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Which to Choose: Canvas, Panel, and Paper

 

Canvas, panels and paper for artists

Some reasons you might choose PAPER:

 

You want to feel less precious about what you are making.

You want the end product to feel like less of a solid object.

You want to paint in thin, watery layers.

You need that bumpy texture of "rough" surface paper.

You want a cheap surface to do some fast and expressive pieces that are a bit experimental - You'll probably throw some of them out.

You want an incredibly smooth surface for fine lines - Hot Pressed Paper.

Unless the paper is 300lb thickness you may not want to work on large sheets because thinner paper damages so easily when you are trying to store it or move it. Solution - frame anything right away and/or be meticulous about how you move and handle it

* Should be framed under glass.

 

Some reasons you might choose CANVAS:


You want to go big and canvas is durable and unlike panels - won't weigh a tonne at a large scale. Unlike paper it is ready to hang in a pinch - no frame required but always recommended when you want to put your best foot forward and impress people with your seemless presentation.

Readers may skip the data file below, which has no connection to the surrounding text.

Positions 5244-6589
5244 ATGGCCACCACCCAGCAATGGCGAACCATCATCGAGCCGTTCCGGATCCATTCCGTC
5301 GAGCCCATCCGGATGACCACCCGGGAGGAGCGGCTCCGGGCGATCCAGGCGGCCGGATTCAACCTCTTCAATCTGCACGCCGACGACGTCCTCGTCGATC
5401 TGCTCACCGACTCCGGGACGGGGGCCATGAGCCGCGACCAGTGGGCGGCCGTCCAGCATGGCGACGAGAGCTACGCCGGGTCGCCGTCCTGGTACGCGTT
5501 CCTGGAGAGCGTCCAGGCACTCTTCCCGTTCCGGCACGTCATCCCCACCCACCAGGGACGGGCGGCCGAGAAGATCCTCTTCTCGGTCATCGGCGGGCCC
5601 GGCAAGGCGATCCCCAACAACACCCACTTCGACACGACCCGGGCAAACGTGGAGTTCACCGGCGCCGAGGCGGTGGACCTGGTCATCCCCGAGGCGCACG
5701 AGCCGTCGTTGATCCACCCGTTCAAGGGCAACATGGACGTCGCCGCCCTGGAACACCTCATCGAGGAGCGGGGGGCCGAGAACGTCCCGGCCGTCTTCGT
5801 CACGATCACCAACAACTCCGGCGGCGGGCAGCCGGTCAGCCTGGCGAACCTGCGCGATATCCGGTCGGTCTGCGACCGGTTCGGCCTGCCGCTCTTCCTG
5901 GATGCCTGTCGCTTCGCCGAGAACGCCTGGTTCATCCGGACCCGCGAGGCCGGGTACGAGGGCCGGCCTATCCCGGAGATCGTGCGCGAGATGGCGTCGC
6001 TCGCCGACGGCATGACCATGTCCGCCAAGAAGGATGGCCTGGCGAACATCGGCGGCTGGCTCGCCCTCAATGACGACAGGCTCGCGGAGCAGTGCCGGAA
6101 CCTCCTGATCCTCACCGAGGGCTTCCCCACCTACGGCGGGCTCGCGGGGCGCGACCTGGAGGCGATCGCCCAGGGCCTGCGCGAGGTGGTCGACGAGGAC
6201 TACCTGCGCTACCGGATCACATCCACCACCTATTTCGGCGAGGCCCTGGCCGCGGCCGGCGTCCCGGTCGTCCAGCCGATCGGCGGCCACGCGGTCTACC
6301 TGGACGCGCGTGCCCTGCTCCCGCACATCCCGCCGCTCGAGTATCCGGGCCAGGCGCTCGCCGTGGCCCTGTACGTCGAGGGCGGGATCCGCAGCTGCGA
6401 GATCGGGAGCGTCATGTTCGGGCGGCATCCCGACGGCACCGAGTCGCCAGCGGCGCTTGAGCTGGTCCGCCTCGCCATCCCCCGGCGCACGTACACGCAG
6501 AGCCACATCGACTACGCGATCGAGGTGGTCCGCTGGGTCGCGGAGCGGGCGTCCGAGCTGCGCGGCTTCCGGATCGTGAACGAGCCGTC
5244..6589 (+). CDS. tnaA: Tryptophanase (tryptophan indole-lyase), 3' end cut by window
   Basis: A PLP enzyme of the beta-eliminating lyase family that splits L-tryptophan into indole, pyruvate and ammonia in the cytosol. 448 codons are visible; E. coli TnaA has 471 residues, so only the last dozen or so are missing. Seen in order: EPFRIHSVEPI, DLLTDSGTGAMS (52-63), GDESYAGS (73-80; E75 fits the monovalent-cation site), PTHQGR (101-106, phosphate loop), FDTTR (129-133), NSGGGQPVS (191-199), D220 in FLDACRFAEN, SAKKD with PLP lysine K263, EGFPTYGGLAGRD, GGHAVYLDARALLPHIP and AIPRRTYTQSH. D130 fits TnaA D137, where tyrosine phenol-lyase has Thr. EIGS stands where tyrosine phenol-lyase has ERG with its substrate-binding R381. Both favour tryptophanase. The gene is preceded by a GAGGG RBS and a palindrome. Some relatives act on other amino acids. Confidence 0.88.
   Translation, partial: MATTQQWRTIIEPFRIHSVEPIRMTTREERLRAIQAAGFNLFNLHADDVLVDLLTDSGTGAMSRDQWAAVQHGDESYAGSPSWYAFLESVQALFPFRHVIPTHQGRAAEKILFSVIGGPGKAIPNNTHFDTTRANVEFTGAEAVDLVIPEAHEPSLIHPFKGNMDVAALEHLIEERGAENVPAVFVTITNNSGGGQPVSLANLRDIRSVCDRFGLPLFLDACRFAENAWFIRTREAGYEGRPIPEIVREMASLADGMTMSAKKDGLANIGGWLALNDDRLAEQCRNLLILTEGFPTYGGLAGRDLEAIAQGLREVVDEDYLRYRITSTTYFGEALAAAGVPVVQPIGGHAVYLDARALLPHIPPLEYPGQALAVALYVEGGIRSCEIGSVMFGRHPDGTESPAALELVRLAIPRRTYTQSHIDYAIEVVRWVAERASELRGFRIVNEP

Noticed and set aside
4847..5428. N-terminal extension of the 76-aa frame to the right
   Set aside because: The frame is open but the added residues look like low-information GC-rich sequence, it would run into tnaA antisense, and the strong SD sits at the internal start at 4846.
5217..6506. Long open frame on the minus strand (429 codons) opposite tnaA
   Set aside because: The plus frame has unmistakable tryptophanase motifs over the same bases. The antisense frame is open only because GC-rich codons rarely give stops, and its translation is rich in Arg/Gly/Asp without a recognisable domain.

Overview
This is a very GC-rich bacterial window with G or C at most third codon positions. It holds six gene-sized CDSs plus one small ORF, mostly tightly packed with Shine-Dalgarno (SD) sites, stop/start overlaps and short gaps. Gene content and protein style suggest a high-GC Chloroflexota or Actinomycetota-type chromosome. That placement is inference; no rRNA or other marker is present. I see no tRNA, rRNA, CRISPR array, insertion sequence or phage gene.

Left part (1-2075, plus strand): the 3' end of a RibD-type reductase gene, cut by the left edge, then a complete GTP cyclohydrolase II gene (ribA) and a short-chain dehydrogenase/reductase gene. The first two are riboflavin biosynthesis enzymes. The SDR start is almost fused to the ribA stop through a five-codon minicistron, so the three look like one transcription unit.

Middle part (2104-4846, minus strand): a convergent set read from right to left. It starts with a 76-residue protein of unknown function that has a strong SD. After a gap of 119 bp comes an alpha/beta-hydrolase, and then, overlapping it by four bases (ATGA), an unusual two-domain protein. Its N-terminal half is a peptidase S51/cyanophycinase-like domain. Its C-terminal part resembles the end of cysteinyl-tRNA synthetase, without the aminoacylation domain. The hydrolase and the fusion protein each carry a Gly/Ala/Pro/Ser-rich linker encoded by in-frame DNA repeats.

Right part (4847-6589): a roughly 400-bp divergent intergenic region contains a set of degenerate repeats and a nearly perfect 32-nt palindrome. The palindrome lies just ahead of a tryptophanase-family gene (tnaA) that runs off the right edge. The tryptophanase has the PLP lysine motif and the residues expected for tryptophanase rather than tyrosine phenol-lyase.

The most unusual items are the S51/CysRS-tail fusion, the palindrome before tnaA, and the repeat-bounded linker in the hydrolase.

Can be framed in a front-loading or back-loading frame.

You have the option of taking it off the stretcher bars and rolling for shipping which can save you a bundle. Test first - some paint surfaces will not do well when rolled - depending on application and mediums used rolling can cause cracks and delamination.

 

Some reasons you might choose PANEL:


You want a rigid support so you can do aggressive application with a palette knife, this is too risky with canvas as you can end up poking a hole in the canvas if you are too aggressive with your palette knife.

I find it gets a bit too heavy for me when I start working on a larger scale panel so I reserve large scale for canvas.

You want to use certain mediums and applications that require a non-flexible support. Some of those techniques and mediums will easily crack if you try them on canvas which has a certain amount of flex to it. 

You want to expose the wood grain in your image.

You are creating an image with fine-lines and prefer the lack of bounce/flex to doing this type of work on canvas. It can offer more control in this regard.

Like, canvas you can hang it up on the wall "sans" frame, ready to sell.

 


About the author

Artist in residence Rebecca Chaperon

Rebecca Chaperon is our Artist-in-Residence

With a compulsion to create unique visual stories, her paintings often follow the thread of a heroine's misadventures through a surreal landscape.

She's had the pleasure of teaching at Langara College and given community workshops on painting techniques with an emphasis on watercolour, oil and acrylic. She is a board member at the Grunt gallery.

View her online portfolio
Website: thechaperon.ca

Read more of Rebecca's posts

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